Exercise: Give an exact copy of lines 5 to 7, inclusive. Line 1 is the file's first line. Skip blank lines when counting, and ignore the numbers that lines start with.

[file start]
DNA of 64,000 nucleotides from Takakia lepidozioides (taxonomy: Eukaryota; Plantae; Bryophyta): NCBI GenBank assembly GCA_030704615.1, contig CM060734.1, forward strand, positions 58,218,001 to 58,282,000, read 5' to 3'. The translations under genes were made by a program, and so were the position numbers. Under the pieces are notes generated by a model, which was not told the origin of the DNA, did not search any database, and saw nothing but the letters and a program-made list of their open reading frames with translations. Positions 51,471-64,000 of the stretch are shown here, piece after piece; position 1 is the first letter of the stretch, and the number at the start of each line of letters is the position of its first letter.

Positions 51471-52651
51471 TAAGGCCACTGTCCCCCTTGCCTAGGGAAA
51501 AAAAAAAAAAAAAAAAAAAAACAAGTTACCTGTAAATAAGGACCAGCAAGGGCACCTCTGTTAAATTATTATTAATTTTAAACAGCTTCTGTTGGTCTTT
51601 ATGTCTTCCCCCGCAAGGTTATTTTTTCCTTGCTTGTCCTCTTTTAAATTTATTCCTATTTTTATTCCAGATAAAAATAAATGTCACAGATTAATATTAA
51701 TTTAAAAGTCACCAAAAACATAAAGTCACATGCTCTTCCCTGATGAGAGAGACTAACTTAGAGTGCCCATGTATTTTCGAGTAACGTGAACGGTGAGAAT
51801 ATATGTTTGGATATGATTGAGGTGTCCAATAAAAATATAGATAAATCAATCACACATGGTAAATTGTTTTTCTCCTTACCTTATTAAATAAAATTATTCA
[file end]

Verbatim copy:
51601 ATGTCTTCCCCCGCAAGGTTATTTTTTCCTTGCTTGTCCTCTTTTAAATTTATTCCTATTTTTATTCCAGATAAAAATAAATGTCACAGATTAATATTAA
51701 TTTAAAAGTCACCAAAAACATAAAGTCACATGCTCTTCCCTGATGAGAGAGACTAACTTAGAGTGCCCATGTATTTTCGAGTAACGTGAACGGTGAGAAT
51801 ATATGTTTGGATATGATTGAGGTGTCCAATAAAAATATAGATAAATCAATCACACATGGTAAATTGTTTTTCTCCTTACCTTATTAAATAAAATTATTCA